(Update 2/28/2020) Indie studio Iron Galaxy Studios is just the latest to withdraw from GDC. Moreover, Iron Galaxy's Adam Boyes has called on GDC organizers to think about refunds for devs. "Please reconsider your refund policy for folks who are deciding not to attend your conference in order to prioritize their health and wellness. Many developers spend their hard earned money to attend, and they shouldn't be punished for their caution," he wrote on Twitter.
GameDaily has asked GDC about refunds and the status of GDC itself but so far, the organization continues to stick to its vague statement that it's monitoring the situation: "We are closely monitoring the COVID19 (coronavirus) situation and want to assure everyone that your health and safety are a top priority. If our assessment of the situation changes, based on new and evolving developments or updated information, we will promptly update this statement regarding the status of GDC 2020 accordingly."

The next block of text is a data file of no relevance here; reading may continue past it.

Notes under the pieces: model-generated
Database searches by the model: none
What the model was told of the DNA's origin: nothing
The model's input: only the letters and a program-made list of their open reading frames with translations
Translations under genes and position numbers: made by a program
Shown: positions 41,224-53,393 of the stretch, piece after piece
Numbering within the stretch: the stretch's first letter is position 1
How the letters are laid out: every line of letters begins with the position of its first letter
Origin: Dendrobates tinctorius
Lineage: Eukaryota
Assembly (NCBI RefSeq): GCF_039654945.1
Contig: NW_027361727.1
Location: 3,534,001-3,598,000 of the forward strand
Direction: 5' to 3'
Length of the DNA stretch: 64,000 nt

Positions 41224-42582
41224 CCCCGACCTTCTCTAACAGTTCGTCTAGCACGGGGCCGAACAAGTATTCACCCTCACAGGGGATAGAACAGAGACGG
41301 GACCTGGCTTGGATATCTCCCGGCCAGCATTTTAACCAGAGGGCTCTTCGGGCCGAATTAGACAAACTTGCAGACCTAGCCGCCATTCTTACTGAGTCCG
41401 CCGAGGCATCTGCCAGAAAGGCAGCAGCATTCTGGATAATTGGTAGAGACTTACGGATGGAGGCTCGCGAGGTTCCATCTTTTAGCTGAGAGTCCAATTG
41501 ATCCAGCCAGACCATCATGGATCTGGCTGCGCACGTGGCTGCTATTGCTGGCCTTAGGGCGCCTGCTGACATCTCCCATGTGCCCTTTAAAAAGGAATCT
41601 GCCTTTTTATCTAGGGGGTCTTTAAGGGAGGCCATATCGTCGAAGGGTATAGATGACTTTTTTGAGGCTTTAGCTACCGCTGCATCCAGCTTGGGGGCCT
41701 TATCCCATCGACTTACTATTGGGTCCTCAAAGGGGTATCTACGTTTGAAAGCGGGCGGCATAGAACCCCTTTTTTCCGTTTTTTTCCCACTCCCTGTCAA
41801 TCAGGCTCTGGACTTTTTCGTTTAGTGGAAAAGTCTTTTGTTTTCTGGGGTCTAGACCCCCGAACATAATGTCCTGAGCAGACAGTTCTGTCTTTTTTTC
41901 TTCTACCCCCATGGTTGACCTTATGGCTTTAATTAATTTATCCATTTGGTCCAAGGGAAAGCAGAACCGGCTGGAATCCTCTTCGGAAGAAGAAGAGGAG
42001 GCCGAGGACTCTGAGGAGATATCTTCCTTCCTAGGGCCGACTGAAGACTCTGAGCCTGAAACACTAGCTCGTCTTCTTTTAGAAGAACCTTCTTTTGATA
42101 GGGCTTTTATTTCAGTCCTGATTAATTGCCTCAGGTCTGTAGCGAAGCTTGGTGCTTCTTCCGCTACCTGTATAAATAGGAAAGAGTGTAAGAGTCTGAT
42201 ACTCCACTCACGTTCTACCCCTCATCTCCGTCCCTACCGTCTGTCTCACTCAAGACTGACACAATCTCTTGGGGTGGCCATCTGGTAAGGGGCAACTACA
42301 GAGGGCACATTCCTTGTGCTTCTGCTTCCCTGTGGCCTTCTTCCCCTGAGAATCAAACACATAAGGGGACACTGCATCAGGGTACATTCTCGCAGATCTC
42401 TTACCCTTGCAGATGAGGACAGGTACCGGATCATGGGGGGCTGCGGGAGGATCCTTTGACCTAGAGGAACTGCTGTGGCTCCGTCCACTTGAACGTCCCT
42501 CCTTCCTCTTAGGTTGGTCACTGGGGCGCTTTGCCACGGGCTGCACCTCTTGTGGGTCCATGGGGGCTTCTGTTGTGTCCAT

(Update #3 on 2/27/2020) Just minutes after our update below, Unreal has pulled itself out of GDC too, as noted on the company's Twitter account. This appears to be a very fluid situation now and we've pinged the GDC organizers to see if there's been a status change. With both major engine firms, Unreal and Unity, now out of the conference, it's hard to even call it a developer show. We'll keep you posted.